It is hard to push Euan Munro out of his comfort zone.
The chief executive of Aviva Investors is unfazed when I arrive for our interview an hour early, laughing off suggestions that his passion is karaoke. His comments to the contrary at an industry event days previously had been a joke, he says in a meeting room next to his City of London office.
He flashes a smile when asked if he has an ambition to succeed Mark Wilson as chief executive of FTSE 100 insurer Aviva, his parent company. The group’s top brass have had a turbulent year, including the debacle over a now-abandoned plan to cancel £450m of preference shares. Investors were also annoyed when Mr Wilson joined the board of BlackRock, the biggest fund manager. It is a rival to Aviva Investors, whose five-year turnround is incomplete.
Mr Munro says rising to the top is “a very moot point at the minute” as more work is needed to build his unit into a leading franchise.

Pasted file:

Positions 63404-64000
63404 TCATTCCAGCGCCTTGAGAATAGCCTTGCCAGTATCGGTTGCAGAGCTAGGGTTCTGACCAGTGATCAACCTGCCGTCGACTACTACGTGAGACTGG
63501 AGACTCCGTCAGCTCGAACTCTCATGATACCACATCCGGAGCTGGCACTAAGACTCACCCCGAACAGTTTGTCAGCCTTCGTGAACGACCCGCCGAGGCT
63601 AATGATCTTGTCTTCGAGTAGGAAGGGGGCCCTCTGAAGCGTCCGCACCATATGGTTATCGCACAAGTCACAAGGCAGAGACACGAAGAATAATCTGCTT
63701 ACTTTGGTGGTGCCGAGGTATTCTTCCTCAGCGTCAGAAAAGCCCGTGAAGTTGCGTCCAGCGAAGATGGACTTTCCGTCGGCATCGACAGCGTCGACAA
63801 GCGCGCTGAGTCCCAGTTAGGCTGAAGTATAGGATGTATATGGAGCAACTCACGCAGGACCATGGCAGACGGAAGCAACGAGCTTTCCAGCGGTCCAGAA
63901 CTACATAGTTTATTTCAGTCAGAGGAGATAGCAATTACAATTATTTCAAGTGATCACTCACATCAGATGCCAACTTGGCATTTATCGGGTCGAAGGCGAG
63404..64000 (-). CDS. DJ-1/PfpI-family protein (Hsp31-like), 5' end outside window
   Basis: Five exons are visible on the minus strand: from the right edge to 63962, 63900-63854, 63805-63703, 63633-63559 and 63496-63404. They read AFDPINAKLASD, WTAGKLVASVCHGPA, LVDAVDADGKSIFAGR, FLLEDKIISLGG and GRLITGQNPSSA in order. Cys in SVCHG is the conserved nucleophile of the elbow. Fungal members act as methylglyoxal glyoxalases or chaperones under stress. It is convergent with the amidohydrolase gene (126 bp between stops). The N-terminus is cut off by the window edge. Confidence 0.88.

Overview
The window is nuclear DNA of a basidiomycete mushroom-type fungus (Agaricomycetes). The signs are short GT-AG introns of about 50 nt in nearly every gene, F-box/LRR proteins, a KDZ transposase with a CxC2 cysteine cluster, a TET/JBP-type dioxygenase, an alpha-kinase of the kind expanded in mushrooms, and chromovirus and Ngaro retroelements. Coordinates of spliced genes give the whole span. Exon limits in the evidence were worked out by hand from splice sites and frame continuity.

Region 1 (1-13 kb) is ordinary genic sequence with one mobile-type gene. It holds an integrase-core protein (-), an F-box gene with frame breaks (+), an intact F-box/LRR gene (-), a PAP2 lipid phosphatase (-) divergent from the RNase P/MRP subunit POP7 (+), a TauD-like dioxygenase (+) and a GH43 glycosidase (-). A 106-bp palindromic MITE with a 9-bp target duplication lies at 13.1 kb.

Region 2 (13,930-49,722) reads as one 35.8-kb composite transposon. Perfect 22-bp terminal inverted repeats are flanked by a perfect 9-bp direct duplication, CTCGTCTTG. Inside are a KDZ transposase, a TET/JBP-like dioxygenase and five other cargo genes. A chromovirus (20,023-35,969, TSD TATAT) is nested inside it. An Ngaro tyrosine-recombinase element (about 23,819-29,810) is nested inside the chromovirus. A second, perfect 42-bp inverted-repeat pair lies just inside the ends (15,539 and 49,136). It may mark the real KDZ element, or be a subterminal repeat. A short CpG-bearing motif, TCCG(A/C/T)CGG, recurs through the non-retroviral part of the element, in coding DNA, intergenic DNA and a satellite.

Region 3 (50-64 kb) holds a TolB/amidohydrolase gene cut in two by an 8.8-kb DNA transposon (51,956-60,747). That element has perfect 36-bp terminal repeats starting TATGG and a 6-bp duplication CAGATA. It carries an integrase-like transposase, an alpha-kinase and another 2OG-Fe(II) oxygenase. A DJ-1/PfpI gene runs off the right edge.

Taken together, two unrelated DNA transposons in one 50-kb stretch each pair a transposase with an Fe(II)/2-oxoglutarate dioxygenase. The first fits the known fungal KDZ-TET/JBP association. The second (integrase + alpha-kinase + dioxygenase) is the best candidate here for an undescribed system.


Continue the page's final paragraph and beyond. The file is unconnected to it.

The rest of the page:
“I am an investor and I’m an asset management person,” the 48-year-old Scotsman says, adding: “That’s the industry I am most likely to want to lead in, so I’ve got plenty of road ahead of me in this firm.”
Mr Munro won acclaim for being the architect of Standard Life Investments’ absolute return Gars strategy before joining Aviva Investors in 2014. At the time his new charge was in the doghouse, generating “inadequate” profits of £68m of the wider group’s £2bn total.
There had been criticism, too, that it had failed to increase the assets managed for third parties, which languished at just 20 per cent of total assets. Mr Munro was set a target to increase the proportion to 30 per cent over five years. “We might have had that as a vision,” he admits.
Although third-party assets grew nearly a third last year to just under £75bn, when profits rose to £168m, they still represented just over a fifth of overall assets of £353bn in December.
“We bought in Friends Life, [which] came in at £60bn of captive or internal money, so our third-party book has certainly grown. It’s just that the internal book through Friends Life and the Aviva book has also grown,” he says.
Yet Mr Munro has achieved what his two predecessors struggled to do, taking the unit’s third-party business into double-digit territory. “He has been innovative in the fixed income space,” says one industry analyst.